This article was published in Australian Dictionary of Biography, Volume 2, (MUP), 1967
Joseph Milligan (1807-1884), surgeon, was born in Dumfriesshire, Scotland. He obtained the diploma of the Royal College of Surgeons of Edinburgh in January 1829 and in June 1830 was appointed surgeon to the Van Diemen's Land Co.'s establishment at Surrey Hills, where he arrived in February 1831. During his appointment as surgeon, and later surgeon-superintendent, he became interested in the natural history of the island, formed a close acquaintance with R. C. Gunn and collected specimens for W. J. Hooker.
In 1842 he left the company in February and settled briefly in Launceston. He was invited by Lady Franklin to accompany the overland expedition to Macquarie Harbour from March to May as medical attendant and naturalist. After his return he held a number of important government positions. In September he became inspector of convict discipline and member of the Board for Distributing Convicts. In March 1843 he married Eliza, second daughter of William Effingham Lawrence of Launceston. She died on Flinders Island on 31 July 1844 after giving birth to a son.
In December 1843 he was appointed superintendent and medical officer of the Aboriginals, a position which he occupied until 1855 except for the period April 1846 to May 1847 when he was visiting magistrate and medical officer at the short-lived second penal settlement at Macquarie Harbour. In October 1847 he supervised the transfer of the Aboriginal settlement, then totalling forty-six persons, from Flinders Island to Oyster Cove, where the numbers dwindled rapidly until in 1854 only sixteen remained. During this period of duty he compiled an extensive 'Vocabulary of the Dialects of Some of the Aboriginal Tribes of Tasmania' (Royal Society of Tasmania, Papers, 1859), with observations on native languages and customs.
Through his interest in natural history he became secretary of the Royal Society of Van Diemen's Land in 1848-60, its members and activities increasing under his guidance. In 1848 at Lieutenant-Governor Denison's request he surveyed the coal resources of the island and in April 1855 became chairman of the Douglas River Coal Mining Co. In 1856 he explored the eastern slopes of the western mountains for the Fingal Gold Exploration Co.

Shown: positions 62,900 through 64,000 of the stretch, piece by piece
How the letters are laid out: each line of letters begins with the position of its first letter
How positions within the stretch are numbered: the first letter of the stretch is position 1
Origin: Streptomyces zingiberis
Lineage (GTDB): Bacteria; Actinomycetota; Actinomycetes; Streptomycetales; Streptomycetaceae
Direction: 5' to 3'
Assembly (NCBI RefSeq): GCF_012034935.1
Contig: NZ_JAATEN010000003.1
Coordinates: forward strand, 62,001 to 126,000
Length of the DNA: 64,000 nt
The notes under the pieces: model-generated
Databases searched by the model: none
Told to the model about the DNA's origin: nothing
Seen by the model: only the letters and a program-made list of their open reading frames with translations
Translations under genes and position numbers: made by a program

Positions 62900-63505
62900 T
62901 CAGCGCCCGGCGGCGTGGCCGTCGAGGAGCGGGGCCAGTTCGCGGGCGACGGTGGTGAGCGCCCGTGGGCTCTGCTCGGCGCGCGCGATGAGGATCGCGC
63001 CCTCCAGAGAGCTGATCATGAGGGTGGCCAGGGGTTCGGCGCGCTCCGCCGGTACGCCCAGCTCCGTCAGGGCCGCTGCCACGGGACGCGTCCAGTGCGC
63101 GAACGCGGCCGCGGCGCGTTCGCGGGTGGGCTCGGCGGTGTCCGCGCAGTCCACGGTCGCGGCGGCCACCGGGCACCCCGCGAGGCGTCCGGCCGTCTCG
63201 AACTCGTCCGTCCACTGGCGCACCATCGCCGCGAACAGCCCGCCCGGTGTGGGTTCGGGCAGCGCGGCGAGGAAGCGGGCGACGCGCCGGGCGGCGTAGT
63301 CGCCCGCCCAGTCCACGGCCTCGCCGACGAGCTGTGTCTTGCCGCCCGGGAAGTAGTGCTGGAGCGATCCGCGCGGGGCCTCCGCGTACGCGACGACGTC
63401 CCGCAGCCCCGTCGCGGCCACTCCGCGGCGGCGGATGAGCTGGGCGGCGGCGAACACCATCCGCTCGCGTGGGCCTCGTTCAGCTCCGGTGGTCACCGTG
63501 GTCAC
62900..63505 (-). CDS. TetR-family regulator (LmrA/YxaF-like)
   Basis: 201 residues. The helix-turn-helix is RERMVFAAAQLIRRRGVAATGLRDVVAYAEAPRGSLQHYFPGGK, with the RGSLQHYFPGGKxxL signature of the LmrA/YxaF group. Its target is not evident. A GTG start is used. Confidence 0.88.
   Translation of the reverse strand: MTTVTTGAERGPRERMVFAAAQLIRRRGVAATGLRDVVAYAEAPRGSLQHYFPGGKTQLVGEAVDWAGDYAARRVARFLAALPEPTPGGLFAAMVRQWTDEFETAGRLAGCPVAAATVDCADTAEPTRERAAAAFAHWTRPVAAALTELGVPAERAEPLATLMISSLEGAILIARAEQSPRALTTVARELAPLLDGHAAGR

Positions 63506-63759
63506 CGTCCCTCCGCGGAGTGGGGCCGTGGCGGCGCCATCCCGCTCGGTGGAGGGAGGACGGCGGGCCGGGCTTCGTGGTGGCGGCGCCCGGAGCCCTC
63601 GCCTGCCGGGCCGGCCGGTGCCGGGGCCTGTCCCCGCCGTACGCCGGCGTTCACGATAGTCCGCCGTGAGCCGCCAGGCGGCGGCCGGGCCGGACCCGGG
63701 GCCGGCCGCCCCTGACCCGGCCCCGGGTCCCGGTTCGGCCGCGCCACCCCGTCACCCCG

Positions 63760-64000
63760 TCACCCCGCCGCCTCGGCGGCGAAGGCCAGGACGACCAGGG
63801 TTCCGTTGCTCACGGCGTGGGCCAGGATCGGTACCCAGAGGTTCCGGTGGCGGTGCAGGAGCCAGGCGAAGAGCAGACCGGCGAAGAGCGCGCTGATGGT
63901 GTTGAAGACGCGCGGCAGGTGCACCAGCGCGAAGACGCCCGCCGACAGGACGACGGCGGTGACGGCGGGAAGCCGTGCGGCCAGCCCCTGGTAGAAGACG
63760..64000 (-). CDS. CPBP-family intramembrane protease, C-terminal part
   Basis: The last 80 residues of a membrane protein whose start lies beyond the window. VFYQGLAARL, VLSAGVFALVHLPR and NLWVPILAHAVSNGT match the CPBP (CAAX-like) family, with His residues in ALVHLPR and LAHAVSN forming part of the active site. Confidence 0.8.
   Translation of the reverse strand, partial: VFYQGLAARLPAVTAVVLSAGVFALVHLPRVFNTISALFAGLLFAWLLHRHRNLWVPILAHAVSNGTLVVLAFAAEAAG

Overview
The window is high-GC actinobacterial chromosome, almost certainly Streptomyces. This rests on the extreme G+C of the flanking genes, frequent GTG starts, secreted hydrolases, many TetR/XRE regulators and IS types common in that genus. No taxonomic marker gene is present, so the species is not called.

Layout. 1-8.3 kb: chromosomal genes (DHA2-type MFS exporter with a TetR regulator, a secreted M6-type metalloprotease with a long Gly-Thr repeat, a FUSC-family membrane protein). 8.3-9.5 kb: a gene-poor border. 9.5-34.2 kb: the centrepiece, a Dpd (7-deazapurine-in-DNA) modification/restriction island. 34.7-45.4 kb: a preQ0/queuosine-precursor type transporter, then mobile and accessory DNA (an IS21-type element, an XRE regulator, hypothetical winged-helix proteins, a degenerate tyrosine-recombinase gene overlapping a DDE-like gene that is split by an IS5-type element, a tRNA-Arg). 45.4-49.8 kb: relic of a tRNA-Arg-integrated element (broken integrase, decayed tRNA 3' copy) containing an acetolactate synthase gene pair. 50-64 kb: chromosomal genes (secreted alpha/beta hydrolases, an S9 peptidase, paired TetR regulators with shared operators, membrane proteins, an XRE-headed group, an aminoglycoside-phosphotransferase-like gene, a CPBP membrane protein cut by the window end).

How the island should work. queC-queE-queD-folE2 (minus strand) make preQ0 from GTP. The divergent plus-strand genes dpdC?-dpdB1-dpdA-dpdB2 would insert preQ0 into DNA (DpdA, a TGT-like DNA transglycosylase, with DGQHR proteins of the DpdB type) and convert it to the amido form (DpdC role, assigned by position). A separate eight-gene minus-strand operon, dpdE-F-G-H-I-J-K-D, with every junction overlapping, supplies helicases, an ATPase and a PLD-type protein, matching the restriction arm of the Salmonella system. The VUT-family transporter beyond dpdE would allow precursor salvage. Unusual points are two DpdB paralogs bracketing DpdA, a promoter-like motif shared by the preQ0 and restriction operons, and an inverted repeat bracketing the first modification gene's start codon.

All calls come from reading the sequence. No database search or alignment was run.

He was retired from government service with a pension in April 1860, and in June sailed for England with his son on eighteen months leave from the Royal Society. He did not return but at the exhibition of 1862 acted as commissioner for Tasmania. He died in London in 1884 leaving £350 as well as land at George Town and Bicheno to the Royal Society of Tasmania.
Milligan's thirty years in Tasmania were marked by immense industry. His official duties were carried out with conscientiousness and good sense. J. D. Hooker called him 'one of the most indefatigable and able of Tasmanian botanists' and gave his name to the native lily genus Milligania and a number of species of other plants. He was elected a fellow of the Linnean Society in 1850. As a geologist he carried out surveys in all parts of the colony, discovering coal, copper and gold as well as numerous fossils. But perhaps his most notable work was his study of Aboriginal languages. This permanent contribution to knowledge, although not free from error, was a remarkable achievement for a man who was said to be unacquainted with any language but English.
W. G. Hoddinott, 'Milligan, Joseph (1807–1884)', Australian Dictionary of Biography, National Centre of Biography, Australian National University, http://adb.anu.edu.au/biography/milligan-joseph-2456/text3283, published first in hardcopy 1967, accessed online 7 March 2015.
This article was first published in hardcopy in Australian Dictionary of Biography, Volume 2, (MUP), 1967